Last week, to the IMF gave the Australian economy a positive report card — with a projected growth of 1.8% for 2011, and 3.3% for the ensuing 12 months.
Clearly there is international concern about the state of affairs within Europe and the US.
However, that belies the positive impact being provided by the rest of the world.
Although China’s growth is slowing, it still remains at a healthy 9% per annum; and India is not too far behind at 7.5% per annum.
When you add to that Latin America at 4%, and parts of Africa at close to 6% … you then start to see the northern Atlantic problems in some perspective.
Unlike what many pundits would like to have you believe, the current issues in Europe and the US do not automatically translate into problems for Australia.
The only faint connection is one of mindset — being when stock markets fall, we generally feel far less optimistic. But you actually need to look a little deeper than that.
Nowadays, Australia’s economic connection with Europe and the US is far less than it was 10 years ago. And China is now our strongest export partner. Therefore, the real question is … how closely is China linked to Europe and the US?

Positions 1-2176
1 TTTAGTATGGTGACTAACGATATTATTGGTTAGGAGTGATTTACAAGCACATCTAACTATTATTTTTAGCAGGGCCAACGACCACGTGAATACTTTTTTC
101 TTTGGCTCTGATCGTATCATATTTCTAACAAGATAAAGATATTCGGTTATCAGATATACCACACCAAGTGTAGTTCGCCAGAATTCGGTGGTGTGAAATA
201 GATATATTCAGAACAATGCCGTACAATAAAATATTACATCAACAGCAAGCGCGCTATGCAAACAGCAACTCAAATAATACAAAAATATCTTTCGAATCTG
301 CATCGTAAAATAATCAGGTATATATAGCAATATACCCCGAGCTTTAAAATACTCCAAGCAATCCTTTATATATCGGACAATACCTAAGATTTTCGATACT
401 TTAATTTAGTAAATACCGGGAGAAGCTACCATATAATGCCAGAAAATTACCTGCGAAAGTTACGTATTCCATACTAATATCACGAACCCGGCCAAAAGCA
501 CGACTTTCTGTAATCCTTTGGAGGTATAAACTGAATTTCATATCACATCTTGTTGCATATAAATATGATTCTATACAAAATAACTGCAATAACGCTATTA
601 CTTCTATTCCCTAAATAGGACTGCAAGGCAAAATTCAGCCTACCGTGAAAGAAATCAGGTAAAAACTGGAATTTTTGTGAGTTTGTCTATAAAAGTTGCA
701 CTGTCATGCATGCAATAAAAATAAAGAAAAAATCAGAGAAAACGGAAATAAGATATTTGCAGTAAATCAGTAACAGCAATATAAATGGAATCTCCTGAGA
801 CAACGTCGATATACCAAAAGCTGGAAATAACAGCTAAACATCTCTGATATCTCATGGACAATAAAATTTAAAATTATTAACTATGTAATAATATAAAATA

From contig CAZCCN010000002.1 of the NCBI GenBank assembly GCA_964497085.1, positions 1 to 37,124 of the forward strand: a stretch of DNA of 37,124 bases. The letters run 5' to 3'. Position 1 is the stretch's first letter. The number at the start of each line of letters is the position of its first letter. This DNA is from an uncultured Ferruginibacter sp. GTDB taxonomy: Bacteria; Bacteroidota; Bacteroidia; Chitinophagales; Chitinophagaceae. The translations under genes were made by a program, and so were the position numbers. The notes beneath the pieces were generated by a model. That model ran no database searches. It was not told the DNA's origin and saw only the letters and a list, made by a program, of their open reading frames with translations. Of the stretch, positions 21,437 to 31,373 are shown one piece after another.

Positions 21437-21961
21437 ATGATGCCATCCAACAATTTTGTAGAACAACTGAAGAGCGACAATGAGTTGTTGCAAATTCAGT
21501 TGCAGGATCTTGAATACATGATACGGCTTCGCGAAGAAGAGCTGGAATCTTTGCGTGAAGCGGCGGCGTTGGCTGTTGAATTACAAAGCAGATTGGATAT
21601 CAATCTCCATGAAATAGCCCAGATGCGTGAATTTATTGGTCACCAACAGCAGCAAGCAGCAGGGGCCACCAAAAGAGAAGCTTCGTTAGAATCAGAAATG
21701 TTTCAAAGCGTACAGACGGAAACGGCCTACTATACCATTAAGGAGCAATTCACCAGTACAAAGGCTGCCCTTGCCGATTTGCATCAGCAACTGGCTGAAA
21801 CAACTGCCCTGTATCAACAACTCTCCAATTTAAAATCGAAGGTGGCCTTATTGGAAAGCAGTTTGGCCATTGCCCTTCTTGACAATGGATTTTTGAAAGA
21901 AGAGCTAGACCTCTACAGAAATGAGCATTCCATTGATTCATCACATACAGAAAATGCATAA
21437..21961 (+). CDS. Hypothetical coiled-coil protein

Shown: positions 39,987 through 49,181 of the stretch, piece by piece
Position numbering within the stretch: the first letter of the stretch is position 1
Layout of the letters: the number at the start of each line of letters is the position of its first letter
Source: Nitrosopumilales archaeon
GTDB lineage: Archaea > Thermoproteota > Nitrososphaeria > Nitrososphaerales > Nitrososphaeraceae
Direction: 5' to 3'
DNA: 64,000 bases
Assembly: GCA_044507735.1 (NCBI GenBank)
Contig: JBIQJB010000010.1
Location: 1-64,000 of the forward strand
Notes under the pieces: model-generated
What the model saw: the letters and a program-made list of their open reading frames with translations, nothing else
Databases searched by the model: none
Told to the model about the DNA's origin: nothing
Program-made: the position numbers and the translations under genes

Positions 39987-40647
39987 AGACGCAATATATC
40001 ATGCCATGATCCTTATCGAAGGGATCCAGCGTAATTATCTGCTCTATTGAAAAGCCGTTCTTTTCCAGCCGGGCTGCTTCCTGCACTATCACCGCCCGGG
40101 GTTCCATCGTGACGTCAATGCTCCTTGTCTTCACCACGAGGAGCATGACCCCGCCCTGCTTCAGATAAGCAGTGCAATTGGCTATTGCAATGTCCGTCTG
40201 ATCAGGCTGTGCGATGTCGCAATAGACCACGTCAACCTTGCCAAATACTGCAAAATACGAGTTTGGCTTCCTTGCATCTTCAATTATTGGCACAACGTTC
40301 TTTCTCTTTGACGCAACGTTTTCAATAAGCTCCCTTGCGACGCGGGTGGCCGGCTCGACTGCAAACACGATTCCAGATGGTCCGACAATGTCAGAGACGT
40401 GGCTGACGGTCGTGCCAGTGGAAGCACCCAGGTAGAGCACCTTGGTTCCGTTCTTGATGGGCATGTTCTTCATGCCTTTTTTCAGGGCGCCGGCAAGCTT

Again, those links are nowhere near as strong as they were a decade ago — because China’s latest five-year plan is strictly focused upon internal infrastructure and growing domestic demand, for its own production output.
Accordingly the likely impact of the current north Atlantic problems upon China will be minimal.
Bottom Line: The Australian manufacturing the sector has clearly been suffering. And the consumer sentiment surveys tend to paint a fairly glum picture.
However, behind all of that, Australia’s consumer spending actually grew by 3.2% during the 12 months to June this year. Plus business investment has been solid, and is likely to improve over the next three years.
Therefore, try to keep your focus on the underlying strength of both our economy and the Commercial property market. Because, now is the time to you set yourself up for the next 5 to 6 years of growth.